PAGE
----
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Do polyamorous relationships mean more work when people separate?

When a marriage or de-facto relationship ends, there is an understanding that usually some sort of division of property will occur. Family law gives effect to this understanding by allowing parties to seek a property order from a Judge for a just outcome. Family lawyers can help to guide a person through this process, to negotiate and ultimately potentially avoid Court, which can help to preserve a civil relationship between parties.

As non-conventional relationships become more common however, family lawyers and the Courts are having to become more nimble in regards to how they apply existing legislation to modern relationships.

Polyamory is the practice of having multiple serious or long-term romantic partners. It is distinct from having a paramour as there is knowledge and consent of all parties involved. Polyamorous couplings are becoming increasingly common, and whilst all members of these groups cannot get legally married, they still can very much be considered in a de-facto relationship. To illustrate the increasing trend, the ABS reports that roughly 2% of Australian families describe their number of parents as “other” rather than one or two. A further example shows that survey data from 2016 showed that 32% of gay male respondents in Melbourne said they were in open relationships. Whilst still taboo to many in society, polyamorous relationships seem poised to become favoured by a steadily increasing number of Australians in future.

This raises a difficult question; how does the law interact with such relationships when they contain more than two persons? These groups can share many characteristics of a marriage, with shared finances, children and living together under one roof.

In Australia polyamorous relationships that continue for two years or more do gain the protection of de-facto relationship status in Australia, this means that when such relationships end, parties are entitled to a property settlement much like any other couple. Whilst there is minimal case law on this subject now, it is only a matter of time until these issues make their way before the judiciary.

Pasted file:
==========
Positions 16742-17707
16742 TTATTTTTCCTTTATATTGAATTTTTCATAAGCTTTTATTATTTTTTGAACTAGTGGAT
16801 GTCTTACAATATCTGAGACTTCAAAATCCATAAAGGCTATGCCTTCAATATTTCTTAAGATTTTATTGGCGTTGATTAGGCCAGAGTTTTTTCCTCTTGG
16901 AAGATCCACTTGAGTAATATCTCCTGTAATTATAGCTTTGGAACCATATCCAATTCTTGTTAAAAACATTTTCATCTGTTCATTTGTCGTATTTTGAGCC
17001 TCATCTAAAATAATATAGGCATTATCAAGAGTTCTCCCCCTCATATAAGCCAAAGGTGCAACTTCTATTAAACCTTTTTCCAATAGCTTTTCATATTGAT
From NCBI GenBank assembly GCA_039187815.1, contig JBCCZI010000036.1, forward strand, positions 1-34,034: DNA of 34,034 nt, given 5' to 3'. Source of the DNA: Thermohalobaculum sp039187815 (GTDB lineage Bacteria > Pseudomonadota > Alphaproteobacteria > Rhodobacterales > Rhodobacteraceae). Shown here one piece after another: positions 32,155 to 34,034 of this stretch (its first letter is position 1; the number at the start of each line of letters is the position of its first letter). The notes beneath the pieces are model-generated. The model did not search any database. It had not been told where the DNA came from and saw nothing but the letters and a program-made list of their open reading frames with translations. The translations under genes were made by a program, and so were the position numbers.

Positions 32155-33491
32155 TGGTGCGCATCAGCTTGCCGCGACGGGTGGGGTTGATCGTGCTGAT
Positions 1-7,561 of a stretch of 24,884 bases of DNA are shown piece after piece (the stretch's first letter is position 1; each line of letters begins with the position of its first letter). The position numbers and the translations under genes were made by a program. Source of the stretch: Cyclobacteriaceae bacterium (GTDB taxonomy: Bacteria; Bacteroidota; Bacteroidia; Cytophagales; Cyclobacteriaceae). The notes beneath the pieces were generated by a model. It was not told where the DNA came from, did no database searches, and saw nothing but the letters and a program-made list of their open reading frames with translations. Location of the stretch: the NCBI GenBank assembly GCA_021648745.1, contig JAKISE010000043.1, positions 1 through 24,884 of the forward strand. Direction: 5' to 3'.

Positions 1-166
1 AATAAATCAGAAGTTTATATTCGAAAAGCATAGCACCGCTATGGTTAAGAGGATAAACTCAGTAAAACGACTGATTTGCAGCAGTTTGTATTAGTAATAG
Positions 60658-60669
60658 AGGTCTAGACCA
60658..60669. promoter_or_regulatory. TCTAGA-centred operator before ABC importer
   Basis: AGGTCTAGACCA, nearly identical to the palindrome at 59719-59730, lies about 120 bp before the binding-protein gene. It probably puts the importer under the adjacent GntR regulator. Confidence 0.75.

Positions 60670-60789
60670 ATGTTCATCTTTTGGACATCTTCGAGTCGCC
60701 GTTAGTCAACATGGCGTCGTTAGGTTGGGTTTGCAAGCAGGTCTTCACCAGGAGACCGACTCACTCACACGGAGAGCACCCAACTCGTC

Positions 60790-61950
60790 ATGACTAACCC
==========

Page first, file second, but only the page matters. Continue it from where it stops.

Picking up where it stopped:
It is also not intuitively obvious how to go about such a process. The first thing to ascertain is the nature of the relationship. The first common model is the V model where one person is intimate with two other individuals, called the “V’’ model. Alternatively, all the parties could simultaneously be dating in a “triangle” model.

In both scenarios the calculation of the asset pool is a matter of increased complexity. For example, in the V model, to ascertain the value of the assets available, the contributions of the secondary partner must be considered. To not do so would be unconscionable as the first “spoke” partner to leave the relationship would be departing with more assets than they contributed, which would be a perverse incentive. The same can be true for a triangle relationship where a party splits off from one of the other two.

Even more confusing is the implications where a triangle relationship transitions to a V, as the middle partner has been subjected to the above scrutiny but then going forward will have to be careful about how they allocate their finances, as it will have implications going forward.

For these reasons other common law jurisdictions have had trouble moulding these types of relationships to their existing property division procedure. One notable example being New Zealand.

The recent High Court decision (Paul v Mead) has determined emphatically that the law that governs property settlements was never intended to be applicable to multiplicities. In this matter, a married couple were in a polyamorous relationship with a 3rd person who owned a house for 18 years. The initial wife left the triangle, and ultimately the Court decided she would not receive a share of the house. The Court rejected a formulation where all three people were each in two simultaneous relationships with each other, because it would lead to an unjust outcome wherein the first person to leave would take 50% of the total assets. The Court also rejected the idea that the language could be stretched to accommodate a three-person relationship.

The judgement did however state that this is a problem that needs to be addressed by statute and called for law to be reformed to cover such circumstances.

Ultimately the legal landscape for these types of relationships is very much unsettled and will be the site of legislative or judicial development in future. If you or anyone you know is in a long term polyamorous de-facto relationship, they can help to increase their certainty by signing and creating a Binding Financial Agreement with each of their partners. Nicholes Family Lawyers has numerous experienced Family Lawyers who can assist you in creating an agreement that accounts for your needs and will provide certainty if your relationship does end.

By Nicholes Family Lawyers


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